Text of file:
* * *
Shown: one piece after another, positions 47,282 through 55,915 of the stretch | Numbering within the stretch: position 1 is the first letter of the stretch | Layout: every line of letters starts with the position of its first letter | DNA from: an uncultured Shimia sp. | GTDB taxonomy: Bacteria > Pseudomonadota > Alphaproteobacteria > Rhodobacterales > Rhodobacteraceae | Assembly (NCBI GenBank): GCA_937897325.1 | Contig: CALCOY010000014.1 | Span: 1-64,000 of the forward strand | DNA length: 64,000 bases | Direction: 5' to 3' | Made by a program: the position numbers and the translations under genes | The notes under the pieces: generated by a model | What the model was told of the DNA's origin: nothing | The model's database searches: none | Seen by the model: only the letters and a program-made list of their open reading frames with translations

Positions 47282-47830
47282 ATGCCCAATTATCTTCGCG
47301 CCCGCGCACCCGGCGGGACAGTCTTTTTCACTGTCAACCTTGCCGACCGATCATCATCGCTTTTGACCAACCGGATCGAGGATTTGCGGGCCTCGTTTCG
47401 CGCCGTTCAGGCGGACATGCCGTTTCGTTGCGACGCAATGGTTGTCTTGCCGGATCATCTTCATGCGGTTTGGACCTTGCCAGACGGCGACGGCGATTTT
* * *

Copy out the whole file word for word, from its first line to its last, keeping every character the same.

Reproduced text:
Shown: one piece after another, positions 47,282 through 55,915 of the stretch | Numbering within the stretch: position 1 is the first letter of the stretch | Layout: every line of letters starts with the position of its first letter | DNA from: an uncultured Shimia sp. | GTDB taxonomy: Bacteria > Pseudomonadota > Alphaproteobacteria > Rhodobacterales > Rhodobacteraceae | Assembly (NCBI GenBank): GCA_937897325.1 | Contig: CALCOY010000014.1 | Span: 1-64,000 of the forward strand | DNA length: 64,000 bases | Direction: 5' to 3' | Made by a program: the position numbers and the translations under genes | The notes under the pieces: generated by a model | What the model was told of the DNA's origin: nothing | The model's database searches: none | Seen by the model: only the letters and a program-made list of their open reading frames with translations

Positions 47282-47830
47282 ATGCCCAATTATCTTCGCG
47301 CCCGCGCACCCGGCGGGACAGTCTTTTTCACTGTCAACCTTGCCGACCGATCATCATCGCTTTTGACCAACCGGATCGAGGATTTGCGGGCCTCGTTTCG
47401 CGCCGTTCAGGCGGACATGCCGTTTCGTTGCGACGCAATGGTTGTCTTGCCGGATCATCTTCATGCGGTTTGGACCTTGCCAGACGGCGACGGCGATTTT